Intracranial internal carotid artery stenosis.
The advent of EC/IC Bypass surgery has focused attention on selected patients who might benefit from this innovative procedure. There is a poverty of natural history data pertaining to all such lesions. Two centres (Memphis, Tennessee and London, Ontario) pooled their resources to carry out a retrospective review of 58 patients with angiographically-proven intracranial internal carotid artery stenosis. Only 33% of the patients were alive and free from subsequent cerebral vascular events at the end of the mean follow-up of 30 months. Forty-three percent of the patients died during follow-up: 36% due to stroke and 44% because of cardiac disease. Forty-three percent of the patients suffered cerebral vascular events during the follow-up period: there were 17 strokes (29%) including 9 fatal strokes. The incidence of ipsilateral stroke was 19%; 65% of the strokes were appropriate to the stenotic intracranial carotid lesion under study. The annual ipsilateral stroke rate for patients with this lesion was 7.6% per year. This lesion detected on angiography is indicative of severe atheroma, and carries a serious risk of death due to ischemic heart disease or stroke.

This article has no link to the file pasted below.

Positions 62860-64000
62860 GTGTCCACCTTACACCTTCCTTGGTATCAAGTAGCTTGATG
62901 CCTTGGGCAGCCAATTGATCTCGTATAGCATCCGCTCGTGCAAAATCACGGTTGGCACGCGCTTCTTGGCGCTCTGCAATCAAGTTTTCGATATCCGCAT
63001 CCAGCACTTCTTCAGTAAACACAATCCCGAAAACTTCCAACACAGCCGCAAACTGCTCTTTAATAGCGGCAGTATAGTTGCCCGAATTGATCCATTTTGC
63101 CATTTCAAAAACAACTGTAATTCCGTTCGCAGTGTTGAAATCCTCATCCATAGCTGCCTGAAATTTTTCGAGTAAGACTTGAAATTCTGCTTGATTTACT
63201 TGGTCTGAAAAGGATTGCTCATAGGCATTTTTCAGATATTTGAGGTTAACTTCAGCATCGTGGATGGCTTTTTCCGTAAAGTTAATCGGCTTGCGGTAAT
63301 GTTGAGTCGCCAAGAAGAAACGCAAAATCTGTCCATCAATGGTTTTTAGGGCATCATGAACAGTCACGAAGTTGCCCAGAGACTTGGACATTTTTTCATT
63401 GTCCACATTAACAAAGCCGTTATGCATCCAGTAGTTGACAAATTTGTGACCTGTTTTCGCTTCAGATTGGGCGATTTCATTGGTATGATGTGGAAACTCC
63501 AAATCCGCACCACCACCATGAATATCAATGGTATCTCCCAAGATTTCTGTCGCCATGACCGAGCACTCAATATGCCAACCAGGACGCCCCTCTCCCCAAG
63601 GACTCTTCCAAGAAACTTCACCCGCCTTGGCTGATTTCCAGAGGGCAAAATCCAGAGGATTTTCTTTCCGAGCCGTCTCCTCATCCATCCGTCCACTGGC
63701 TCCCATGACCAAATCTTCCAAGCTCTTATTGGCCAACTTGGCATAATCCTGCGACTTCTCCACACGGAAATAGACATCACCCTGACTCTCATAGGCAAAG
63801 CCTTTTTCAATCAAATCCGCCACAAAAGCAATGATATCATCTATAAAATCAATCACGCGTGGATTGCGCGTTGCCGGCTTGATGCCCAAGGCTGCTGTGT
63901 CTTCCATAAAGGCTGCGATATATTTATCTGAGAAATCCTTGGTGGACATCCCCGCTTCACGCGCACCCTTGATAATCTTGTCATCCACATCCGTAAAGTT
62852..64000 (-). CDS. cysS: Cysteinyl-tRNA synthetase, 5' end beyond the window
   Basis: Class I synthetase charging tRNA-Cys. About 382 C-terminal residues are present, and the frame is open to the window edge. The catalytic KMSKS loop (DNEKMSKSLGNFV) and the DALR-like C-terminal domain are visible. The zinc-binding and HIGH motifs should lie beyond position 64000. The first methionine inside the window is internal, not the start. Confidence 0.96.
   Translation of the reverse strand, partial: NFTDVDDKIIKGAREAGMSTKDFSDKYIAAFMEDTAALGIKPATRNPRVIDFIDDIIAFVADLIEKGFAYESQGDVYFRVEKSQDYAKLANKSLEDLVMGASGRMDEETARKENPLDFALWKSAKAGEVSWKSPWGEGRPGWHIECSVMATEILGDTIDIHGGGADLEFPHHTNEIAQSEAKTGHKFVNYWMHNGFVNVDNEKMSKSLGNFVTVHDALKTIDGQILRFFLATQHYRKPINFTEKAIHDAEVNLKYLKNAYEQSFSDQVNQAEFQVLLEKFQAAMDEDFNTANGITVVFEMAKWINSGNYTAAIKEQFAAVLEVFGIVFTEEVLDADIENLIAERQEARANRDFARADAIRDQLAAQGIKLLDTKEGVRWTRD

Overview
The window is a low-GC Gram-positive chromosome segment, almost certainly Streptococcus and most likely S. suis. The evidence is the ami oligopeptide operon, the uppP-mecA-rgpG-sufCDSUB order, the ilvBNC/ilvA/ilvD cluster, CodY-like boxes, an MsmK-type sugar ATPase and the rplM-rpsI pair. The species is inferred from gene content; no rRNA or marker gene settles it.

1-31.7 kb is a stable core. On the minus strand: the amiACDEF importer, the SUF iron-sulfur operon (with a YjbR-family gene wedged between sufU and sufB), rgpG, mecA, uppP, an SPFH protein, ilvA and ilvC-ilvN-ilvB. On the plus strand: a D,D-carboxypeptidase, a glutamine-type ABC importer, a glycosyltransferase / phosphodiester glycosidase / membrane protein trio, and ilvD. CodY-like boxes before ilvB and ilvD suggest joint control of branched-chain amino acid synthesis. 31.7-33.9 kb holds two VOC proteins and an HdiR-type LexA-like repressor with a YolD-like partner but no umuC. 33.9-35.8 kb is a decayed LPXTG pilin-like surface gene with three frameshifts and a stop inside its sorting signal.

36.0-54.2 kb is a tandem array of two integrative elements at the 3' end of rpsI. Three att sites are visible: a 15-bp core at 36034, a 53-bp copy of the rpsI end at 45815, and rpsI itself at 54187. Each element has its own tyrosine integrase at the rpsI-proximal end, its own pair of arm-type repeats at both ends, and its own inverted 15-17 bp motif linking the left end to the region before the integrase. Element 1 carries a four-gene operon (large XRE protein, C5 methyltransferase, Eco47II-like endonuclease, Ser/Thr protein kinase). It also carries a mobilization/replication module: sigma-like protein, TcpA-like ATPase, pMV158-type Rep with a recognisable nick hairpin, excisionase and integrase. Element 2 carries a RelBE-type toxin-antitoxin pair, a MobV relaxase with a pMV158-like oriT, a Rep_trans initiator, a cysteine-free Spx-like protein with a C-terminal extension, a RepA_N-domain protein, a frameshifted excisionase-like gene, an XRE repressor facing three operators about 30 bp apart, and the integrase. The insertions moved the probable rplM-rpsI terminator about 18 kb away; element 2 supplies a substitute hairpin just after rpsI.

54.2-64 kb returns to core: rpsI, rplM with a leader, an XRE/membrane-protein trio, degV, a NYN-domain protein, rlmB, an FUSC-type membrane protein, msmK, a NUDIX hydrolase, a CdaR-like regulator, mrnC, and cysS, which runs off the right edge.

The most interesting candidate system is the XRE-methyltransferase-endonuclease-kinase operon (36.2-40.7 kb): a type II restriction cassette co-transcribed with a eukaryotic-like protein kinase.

- Copyright © 1982 by American Heart Association